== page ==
Maimonides was born in 1135 in Córdoba, in Islamic Spain. His family was wealthy, his father a notable intellectual and judge in a rabbinical court. Recognizing his son’s brilliance, Maimonides’ father personally tutored him in Jewish law. Maimonides was born at the end of the “golden age” of Jewish Spain, a time of relative religious tolerance when the richness of Islamic thought intersected with Jewish and Christian traditions, drawing also on newly rediscovered Greek and Latin texts.
Unfortunately, when Maimonides was about thirteen, the relative peace and tolerance in Spain ended abruptly with the ascendancy of the Almohad Islamic sect, whose fanaticism included the forced conversion of Jews to Islam. Maimonides’ family was forced to flee Córdoba, settling in 1160 in the Moroccan city of Fez (which was the center of the Almohad movement and therefore an odd choice).
In 1165, Fez became intolerable; the family moved first to Palestine and finally to Egypt. There, Maimonides’ father died and Moses joined his brother David in the jewelry trade. When his brother died in a shipwreck, Maimonides supported himself as a physician, quickly rising to prominence as physician to the sultan, Saladin, and his vizier, al-Afdal. Thereafter, he practiced medicine, lectured to medical colleagues at a Cairo hospital, served as spiritual adviser to the local Jewish community, and wrote extensively on medicine, astronomy, and philosophy. He married late in life, fathered a son, Abraham (who also became a notable scholar), and died in 1204. It is likely that his varied life of surviving religious persecution, engaging in international commerce, and practicing medicine added a dimension of common sense and practicality to Maimonides’ philosophical writings, enhancing his ability to communicate with a wide audience.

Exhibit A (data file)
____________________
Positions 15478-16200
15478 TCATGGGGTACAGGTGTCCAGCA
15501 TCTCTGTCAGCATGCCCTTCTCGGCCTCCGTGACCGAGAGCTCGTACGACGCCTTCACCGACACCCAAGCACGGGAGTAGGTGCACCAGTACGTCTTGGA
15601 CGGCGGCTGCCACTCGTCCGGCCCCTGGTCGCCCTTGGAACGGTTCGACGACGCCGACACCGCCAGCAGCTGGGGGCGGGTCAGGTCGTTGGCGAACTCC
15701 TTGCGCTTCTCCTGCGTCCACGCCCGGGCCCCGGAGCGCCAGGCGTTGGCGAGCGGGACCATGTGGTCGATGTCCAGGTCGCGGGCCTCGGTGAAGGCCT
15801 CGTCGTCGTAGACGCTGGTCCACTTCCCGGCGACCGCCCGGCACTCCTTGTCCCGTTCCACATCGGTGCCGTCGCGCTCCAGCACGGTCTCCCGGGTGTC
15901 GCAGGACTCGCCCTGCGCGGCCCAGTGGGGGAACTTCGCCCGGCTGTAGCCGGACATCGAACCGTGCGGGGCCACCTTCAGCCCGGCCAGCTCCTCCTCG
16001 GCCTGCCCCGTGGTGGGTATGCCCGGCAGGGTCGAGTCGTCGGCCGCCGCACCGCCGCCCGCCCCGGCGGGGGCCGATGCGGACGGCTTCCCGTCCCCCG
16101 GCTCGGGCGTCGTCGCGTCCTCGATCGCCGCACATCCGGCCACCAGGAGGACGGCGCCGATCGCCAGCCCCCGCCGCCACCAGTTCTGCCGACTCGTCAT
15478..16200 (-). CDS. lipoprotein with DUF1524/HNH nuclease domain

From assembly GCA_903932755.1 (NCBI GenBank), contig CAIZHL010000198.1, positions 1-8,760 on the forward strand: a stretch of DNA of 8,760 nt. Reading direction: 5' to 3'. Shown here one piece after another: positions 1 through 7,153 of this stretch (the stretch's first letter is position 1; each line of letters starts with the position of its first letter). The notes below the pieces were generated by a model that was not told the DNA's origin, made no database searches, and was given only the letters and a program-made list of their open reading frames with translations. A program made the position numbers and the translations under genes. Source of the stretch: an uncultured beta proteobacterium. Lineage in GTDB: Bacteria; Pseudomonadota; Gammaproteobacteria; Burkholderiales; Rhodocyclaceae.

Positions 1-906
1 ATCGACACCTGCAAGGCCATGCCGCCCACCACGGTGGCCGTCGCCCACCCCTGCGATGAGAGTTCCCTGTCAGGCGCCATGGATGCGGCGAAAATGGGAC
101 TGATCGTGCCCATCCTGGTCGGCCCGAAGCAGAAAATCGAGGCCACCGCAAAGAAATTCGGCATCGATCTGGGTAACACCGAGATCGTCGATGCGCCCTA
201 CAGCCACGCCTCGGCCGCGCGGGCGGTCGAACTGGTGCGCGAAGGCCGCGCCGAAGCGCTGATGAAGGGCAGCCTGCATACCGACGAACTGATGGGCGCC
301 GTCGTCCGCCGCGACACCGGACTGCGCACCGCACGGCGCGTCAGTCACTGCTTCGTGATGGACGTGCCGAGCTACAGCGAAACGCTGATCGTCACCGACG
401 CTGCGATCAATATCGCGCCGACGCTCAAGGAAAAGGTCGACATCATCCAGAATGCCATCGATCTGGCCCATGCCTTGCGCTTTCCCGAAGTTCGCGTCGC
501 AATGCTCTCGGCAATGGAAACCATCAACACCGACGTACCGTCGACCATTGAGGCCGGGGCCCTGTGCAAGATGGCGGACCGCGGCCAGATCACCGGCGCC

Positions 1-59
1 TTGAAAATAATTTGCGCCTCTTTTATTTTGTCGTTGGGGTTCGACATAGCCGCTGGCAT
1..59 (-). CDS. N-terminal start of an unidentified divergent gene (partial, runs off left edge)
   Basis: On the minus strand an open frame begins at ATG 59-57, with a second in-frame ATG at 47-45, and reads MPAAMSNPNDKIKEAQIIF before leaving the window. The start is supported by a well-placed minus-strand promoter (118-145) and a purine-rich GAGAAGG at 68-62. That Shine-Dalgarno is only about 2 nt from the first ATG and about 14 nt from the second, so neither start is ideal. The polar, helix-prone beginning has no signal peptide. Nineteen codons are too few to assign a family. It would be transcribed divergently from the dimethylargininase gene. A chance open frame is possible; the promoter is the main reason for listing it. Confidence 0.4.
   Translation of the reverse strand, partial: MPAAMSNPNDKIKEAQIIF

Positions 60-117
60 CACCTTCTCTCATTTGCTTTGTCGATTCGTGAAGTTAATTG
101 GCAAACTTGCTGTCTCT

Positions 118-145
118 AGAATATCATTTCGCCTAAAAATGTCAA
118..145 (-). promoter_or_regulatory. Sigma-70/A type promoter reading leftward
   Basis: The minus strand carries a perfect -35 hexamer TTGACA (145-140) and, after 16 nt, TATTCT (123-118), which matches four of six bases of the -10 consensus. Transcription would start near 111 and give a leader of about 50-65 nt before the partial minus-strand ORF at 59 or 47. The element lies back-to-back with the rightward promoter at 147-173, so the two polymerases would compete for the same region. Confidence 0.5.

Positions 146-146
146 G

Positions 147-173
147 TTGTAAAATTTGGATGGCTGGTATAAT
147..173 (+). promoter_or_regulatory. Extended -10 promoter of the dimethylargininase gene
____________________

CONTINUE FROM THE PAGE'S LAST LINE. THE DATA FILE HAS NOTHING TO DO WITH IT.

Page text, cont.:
Maimonides did not write books...
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